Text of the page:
Rice University researchers have created a solid-state, nanotube-based supercapacitor that combines the best qualities of high-energy batteries and fast-charging capacitors in a device suitable for extreme environments. Potential uses span on-chip nanocircuitry to entire power plants.
Standard capacitors that regulate flow or supply quick bursts of power can be discharged and recharged hundreds of thousands of times. Electric double-layer capacitors (EDLCs), or supercapacitors, are hybrids that hold hundreds of times more energy than a standard capacitor, like a battery, while retaining their fast charge/discharge capabilities.
Traditional EDLCs rely on liquid or gel-like electrolytes that can break down in very hot or cold conditions. In Rice's supercapacitor, a solid, nanoscale coat of oxide dielectric material replaces electrolytes entirely.
For the new device, the Rice team grew an array of 15-20 nanometer bundles of single-walled carbon nanotubes up to 50 microns long. Robert Hauge, a distinguished faculty fellow in chemistry, led the effort with former Rice graduate students Cary Pint, now a researcher at Intel, and Nolan Nicholas, now a researcher at Matric.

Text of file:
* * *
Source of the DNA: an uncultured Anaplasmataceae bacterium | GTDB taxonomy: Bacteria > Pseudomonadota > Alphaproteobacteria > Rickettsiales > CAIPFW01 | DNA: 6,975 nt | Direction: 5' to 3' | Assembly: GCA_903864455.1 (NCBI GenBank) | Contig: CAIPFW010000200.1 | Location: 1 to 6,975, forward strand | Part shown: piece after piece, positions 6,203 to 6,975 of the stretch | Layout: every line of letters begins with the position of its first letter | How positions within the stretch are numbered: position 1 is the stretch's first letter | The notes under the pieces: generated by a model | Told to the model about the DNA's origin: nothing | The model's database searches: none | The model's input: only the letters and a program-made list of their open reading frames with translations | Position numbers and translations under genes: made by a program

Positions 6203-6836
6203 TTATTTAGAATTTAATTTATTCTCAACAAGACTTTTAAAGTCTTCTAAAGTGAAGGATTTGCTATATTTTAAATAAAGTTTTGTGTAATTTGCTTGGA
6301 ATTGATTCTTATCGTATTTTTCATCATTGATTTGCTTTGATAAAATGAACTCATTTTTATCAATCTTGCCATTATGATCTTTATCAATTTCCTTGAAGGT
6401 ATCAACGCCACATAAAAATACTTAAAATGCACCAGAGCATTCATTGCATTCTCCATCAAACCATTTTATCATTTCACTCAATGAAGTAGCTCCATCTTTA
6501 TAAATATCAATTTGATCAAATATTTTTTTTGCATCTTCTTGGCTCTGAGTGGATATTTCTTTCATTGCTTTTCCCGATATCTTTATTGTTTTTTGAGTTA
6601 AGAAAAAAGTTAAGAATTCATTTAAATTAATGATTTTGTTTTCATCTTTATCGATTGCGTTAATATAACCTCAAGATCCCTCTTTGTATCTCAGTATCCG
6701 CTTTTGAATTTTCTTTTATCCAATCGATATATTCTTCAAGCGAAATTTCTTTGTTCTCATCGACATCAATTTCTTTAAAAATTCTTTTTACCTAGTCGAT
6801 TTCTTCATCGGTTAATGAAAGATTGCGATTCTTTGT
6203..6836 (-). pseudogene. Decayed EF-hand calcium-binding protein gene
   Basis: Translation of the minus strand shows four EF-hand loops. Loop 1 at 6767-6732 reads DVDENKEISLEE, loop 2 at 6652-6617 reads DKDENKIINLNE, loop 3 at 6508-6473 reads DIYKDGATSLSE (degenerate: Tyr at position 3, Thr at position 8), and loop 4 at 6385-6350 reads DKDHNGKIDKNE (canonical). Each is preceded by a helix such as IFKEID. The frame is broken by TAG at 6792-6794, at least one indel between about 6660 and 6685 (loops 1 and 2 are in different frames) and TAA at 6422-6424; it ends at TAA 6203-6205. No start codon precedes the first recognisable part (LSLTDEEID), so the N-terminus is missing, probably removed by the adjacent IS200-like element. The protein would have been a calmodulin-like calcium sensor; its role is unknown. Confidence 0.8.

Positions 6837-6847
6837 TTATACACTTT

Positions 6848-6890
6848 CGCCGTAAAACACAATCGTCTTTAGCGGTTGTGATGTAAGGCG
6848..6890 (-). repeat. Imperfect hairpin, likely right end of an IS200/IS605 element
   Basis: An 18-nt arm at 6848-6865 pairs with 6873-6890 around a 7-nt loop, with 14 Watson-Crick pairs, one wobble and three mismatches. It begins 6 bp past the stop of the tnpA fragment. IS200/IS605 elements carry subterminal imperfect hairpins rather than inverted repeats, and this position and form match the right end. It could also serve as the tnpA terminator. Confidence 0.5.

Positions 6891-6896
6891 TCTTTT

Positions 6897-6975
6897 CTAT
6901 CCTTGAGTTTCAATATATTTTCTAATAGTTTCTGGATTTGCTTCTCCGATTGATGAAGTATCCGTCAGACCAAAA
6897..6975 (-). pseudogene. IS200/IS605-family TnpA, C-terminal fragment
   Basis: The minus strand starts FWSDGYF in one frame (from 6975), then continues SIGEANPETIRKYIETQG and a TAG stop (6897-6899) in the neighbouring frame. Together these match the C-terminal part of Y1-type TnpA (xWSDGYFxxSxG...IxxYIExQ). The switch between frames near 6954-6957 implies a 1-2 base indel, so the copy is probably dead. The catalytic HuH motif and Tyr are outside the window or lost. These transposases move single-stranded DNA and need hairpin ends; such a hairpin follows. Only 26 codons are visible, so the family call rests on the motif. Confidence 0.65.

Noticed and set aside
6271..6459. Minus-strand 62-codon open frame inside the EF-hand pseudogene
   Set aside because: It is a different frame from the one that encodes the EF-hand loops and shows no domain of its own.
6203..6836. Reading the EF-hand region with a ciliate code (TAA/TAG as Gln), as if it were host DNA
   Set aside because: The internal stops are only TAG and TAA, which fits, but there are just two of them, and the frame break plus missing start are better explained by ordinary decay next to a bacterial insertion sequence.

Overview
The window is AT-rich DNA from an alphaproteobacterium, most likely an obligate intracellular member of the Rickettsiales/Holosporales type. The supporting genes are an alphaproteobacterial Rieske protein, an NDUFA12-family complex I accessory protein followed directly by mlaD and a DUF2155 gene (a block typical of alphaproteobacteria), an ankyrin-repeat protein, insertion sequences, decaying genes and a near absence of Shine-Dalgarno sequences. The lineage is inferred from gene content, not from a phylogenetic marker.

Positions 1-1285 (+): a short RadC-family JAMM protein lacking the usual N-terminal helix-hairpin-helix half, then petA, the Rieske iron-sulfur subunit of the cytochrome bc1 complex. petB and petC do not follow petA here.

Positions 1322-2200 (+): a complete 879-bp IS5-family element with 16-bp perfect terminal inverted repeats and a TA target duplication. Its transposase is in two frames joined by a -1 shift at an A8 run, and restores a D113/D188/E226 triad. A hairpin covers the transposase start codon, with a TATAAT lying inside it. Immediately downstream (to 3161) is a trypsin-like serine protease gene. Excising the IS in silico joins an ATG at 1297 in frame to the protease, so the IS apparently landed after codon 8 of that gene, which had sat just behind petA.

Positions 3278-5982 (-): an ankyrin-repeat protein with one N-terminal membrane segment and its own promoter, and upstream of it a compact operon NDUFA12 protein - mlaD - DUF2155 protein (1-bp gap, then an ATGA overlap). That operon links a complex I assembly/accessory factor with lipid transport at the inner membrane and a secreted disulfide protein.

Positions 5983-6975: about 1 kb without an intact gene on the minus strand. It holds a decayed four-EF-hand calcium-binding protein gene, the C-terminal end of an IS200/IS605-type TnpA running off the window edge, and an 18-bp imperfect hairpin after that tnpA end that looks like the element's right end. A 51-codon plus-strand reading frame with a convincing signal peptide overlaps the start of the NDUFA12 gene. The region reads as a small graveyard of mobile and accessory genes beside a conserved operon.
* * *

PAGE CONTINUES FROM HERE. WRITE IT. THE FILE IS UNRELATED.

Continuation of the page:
The array was then transferred to a copper electrode with thin layers of gold and titanium to aid adhesion and electrical stability. The nanotube bundles (the primary electrodes) were doped with sulfuric acid to enhance their conductive properties; then they were covered with thin coats of aluminum oxide (the dielectric layer) and aluminum-doped zinc oxide (the counterelectrode) through a process called atomic layer deposition (ALD). A top electrode of silver paint completed the circuit.
"Essentially, you get this metal/insulator/metal structure," said Pint. "No one's ever done this with such a high-aspect-ratio material and utilizing a process like ALD."
Hauge said the new supercapacitor is stable and scaleable. "All solid-state solutions to energy storage will be intimately integrated into many future devices, including flexible displays, bio-implants, many types of sensors and all electronic applications that benefit from fast charge and discharge rates," he said.
Pint said the supercapacitor holds a charge under high-frequency cycling and can be naturally integrated into materials. He envisioned an electric car body that is a battery, or a microrobot with an onboard, nontoxic power supply that can be injected for therapeutic purposes into a patient's bloodstream.